I realize this makes me sound like a simple-minded killjoy, but I get bothered by people laughing their asses off at non-comedy movies. This seems especially common in New York. It’s the worst when it’s actually a film you like, but even if I don’t like it, I kinda feel like I have to give the movie space to breathe, if that makes any sense.
“Lord save the little children! Because with every child ever born of woman’s womb there is a time of running through a shadowed place, an alley with no doors, and a hunter whose footsteps ring brightly along the bricks behind him. With every child - rich or poor - however favored, however warn and safe the nursery, there is this time of echoing and vast aloneness, when there is no one to come nor to hear, and the dry leaves scurrying past along a street become the rustle of dread and the ticking of the old house is the cocking of the hunter’s gun. … Lord save the little children. For each of them has his Preacher to hound him down the dark river of fear and tonguelessness and never-a-door. Each one is mute and alone because there is no word for a child’s fear and no ear to heed it if there were a word and no one to understand it if it heard. Lord save the little children. They abide and they endure.”—Davis Grubb, The Night of the Hunter (‘53)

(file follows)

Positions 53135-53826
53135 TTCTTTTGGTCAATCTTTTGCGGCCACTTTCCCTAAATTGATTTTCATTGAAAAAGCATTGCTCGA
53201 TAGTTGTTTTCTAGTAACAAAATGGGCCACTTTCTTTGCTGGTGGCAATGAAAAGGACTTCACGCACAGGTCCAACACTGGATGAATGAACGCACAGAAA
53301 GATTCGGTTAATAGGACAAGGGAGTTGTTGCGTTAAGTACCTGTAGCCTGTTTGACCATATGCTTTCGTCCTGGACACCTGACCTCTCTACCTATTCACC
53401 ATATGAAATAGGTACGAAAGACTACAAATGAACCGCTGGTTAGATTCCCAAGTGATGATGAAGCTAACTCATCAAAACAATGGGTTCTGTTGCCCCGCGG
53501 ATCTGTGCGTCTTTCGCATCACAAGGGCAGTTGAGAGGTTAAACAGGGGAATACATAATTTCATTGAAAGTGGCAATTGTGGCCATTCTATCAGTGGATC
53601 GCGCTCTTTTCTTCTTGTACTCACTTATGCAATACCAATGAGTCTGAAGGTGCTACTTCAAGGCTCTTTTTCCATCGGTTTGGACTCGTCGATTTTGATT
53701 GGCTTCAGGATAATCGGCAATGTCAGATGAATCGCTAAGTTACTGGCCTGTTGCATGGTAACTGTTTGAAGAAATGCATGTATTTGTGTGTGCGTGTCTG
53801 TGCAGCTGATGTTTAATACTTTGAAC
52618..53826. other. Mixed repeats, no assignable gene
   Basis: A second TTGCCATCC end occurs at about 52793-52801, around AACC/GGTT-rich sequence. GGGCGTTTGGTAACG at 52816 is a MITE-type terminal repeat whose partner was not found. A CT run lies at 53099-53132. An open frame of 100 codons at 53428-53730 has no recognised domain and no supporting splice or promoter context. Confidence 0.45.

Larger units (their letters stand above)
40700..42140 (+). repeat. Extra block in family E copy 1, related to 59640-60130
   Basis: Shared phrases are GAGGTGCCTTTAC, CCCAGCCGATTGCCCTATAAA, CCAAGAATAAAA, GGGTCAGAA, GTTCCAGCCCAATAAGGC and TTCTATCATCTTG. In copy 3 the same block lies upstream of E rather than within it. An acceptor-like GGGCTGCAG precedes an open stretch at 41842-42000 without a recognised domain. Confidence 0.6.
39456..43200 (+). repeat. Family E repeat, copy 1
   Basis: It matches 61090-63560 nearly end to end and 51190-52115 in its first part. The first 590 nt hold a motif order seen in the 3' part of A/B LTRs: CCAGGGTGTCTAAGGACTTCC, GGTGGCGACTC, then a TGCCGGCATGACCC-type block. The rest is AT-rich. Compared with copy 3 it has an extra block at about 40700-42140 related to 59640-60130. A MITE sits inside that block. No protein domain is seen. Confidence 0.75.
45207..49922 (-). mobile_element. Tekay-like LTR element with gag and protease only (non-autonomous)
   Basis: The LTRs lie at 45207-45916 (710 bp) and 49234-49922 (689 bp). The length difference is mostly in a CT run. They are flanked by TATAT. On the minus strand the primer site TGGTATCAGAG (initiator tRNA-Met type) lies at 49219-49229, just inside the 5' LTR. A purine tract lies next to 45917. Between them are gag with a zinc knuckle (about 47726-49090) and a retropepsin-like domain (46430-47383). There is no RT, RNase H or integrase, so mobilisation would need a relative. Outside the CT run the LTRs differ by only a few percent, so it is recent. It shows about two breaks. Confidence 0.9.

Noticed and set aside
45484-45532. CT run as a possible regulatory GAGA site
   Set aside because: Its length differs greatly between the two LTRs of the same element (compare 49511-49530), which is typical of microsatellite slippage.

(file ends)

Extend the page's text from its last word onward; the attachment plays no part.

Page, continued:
“Prior to 1849, there was no such thing as a “normal chess set.” At least not like we think of it today. Over the centuries that chess had been played, innumerable varieties of sets of pieces were created, with regional differences in designation and appearance. As the game proliferated throughout southern Europe in the early 11th century, the rules began to evolve, the movement of the pieces were formalized, and the pieces themselves were drastically transformed from their origins in 6th century India. Originally conceived of as a field of battle, the symbolic meaning of the game changed as it gained popularity in Europe, and the pieces became stand-ins for a royal court instead of an army. Thus, the original chessmen, known as counselor, infantry, cavalry, elephants, and chariots, became the queen, pawn, knight, bishop, and rook, respectively.”—The Architectural Origins of the Chess Set | Design Decoded (via slartibartfastibast)